If you have ever lost a sock or two, a draught excluder, or a toy fluffy elephant then Milly, Exeter’s hoarding cat, might just be able to help.
Milly is the ten-year-old pet of Angie Hannaford, 53, of Ivy Close Wonford, who has been perplexed by the strange prize her pet has brought home.
Angie has six cats in all, including Garfield, Patch, Harry, Roxy, and Willow, but Milly is the only one that brings everything from the strange to the fantastic home.
“I’ve had her since she was a kitten, and she’s always been a bit of a collector, the occasional glove or sock,” Angie explained, “but for some reason, it’s suddenly gotten a lot worse.” The oddest item was a lengthy draught excluder, which was recently discovered.
“I have no idea how she got it up the street, and I’m sure anyone who saw her carrying a draught excluder along must have wondered what was up.”
She simply brought it inside and left it at the front entrance.
“I’ve asked her to quit, but she says she can’t.” She’s a hilarious cat, and we adore her.” She recently left a small pink piggy and a small fluffy duck at the front and back doors, respectfully.
“She is fond of dusters and ducks.” “I have three of them, as well as two fluffy parrots, three elephants, someone’s cap, one shoe, and a pair of socks,” she says. She brought one sock one day and returned the next with the matching sock.
“I even had a brand-new ball of knitting wool with the label still on.”
“I have no idea where it’s all coming from, and I’ve tried Facebook to reunite them with their owners – but no one has responded, despite the fact that people are laughing.”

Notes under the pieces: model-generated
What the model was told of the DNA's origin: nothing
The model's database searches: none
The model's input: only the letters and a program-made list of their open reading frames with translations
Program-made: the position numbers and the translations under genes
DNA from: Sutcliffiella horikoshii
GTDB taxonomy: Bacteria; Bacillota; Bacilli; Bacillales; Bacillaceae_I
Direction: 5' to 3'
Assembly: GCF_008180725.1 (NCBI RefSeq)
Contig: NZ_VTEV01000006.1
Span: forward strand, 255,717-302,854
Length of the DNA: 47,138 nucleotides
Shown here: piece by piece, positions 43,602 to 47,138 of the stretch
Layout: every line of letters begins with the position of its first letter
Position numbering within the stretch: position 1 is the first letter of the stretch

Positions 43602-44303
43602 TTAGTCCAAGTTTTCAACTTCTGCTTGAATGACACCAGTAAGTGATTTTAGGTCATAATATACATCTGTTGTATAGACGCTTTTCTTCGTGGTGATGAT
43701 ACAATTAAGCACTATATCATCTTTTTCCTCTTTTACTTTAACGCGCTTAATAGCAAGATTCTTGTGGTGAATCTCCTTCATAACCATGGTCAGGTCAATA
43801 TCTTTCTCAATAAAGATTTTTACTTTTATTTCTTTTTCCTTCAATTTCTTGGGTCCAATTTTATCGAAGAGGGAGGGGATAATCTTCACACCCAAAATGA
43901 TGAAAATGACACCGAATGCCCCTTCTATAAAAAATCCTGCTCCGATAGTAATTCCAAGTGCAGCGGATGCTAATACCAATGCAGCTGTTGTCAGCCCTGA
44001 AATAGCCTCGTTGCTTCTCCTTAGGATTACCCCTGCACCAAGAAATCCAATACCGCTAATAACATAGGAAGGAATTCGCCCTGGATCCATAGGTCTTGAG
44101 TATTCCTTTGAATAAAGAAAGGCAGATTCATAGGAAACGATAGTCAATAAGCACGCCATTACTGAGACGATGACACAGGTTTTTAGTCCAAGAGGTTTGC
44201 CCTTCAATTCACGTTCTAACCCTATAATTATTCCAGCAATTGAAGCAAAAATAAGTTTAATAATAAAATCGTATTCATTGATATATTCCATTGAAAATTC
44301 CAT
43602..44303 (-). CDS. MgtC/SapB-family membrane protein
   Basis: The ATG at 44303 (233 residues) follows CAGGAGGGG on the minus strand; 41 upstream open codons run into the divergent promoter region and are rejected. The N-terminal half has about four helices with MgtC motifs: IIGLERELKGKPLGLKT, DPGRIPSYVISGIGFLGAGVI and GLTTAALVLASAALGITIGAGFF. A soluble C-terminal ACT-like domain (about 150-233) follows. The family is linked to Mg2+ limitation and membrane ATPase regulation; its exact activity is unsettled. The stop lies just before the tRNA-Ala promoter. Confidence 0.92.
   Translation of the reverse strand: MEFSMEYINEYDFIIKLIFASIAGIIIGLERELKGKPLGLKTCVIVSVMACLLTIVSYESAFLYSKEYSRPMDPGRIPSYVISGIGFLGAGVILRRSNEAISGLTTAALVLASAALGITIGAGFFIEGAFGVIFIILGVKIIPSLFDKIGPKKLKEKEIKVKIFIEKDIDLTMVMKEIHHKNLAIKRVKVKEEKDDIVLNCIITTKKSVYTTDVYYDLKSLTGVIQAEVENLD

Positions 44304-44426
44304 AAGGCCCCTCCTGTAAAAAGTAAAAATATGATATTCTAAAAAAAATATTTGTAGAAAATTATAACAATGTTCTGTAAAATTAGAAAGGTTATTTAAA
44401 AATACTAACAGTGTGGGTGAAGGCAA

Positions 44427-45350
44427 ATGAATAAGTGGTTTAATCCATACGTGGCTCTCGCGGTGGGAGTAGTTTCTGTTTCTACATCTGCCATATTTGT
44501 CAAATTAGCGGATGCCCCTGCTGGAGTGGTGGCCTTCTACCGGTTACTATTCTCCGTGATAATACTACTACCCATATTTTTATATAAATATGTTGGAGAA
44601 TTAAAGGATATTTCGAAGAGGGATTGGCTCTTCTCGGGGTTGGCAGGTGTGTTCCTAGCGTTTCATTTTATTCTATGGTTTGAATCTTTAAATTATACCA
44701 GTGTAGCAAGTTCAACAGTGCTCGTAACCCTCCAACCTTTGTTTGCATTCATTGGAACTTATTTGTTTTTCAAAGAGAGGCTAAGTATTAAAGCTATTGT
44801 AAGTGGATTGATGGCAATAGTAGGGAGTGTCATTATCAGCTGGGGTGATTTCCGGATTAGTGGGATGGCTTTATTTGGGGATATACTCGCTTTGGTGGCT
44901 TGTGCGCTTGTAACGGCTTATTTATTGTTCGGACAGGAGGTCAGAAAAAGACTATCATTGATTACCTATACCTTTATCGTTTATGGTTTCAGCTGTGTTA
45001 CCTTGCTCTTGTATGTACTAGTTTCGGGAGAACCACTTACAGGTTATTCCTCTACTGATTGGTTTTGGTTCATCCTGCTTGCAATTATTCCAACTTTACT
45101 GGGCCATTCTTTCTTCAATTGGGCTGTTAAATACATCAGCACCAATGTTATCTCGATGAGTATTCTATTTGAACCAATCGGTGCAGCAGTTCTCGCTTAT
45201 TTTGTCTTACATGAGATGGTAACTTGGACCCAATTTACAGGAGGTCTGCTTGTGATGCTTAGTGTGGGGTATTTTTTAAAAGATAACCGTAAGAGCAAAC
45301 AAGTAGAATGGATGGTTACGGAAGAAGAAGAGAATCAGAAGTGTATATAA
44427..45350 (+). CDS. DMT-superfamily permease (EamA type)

“I donated some to charity shops.”
Misty was pleased with Milly’s job, according to Angie, who also has two dogs, Misty and Shadow.
“One or two of the fluffy toys that arrived have been adopted by him.”
There are several theories as to why cats hoard things.
One theory proposes that cats actually believe they are the superior species. By default, this implies that we people are inferior and require special attention. When cats watch people cleaning their litter boxes and never hunting, this concept may be further developed. If this is the case, the gift is the cat’s way of expressing their willingness to look after their humans, even if they don’t appreciate it.
Another hypothesis proposes that these presents are provided as a token of gratitude for all the human does for the cat.
Then there’s the theory that cats just like gathering items and displaying off their “prey,” as if to remind humans that we’re not really needed in the feline world.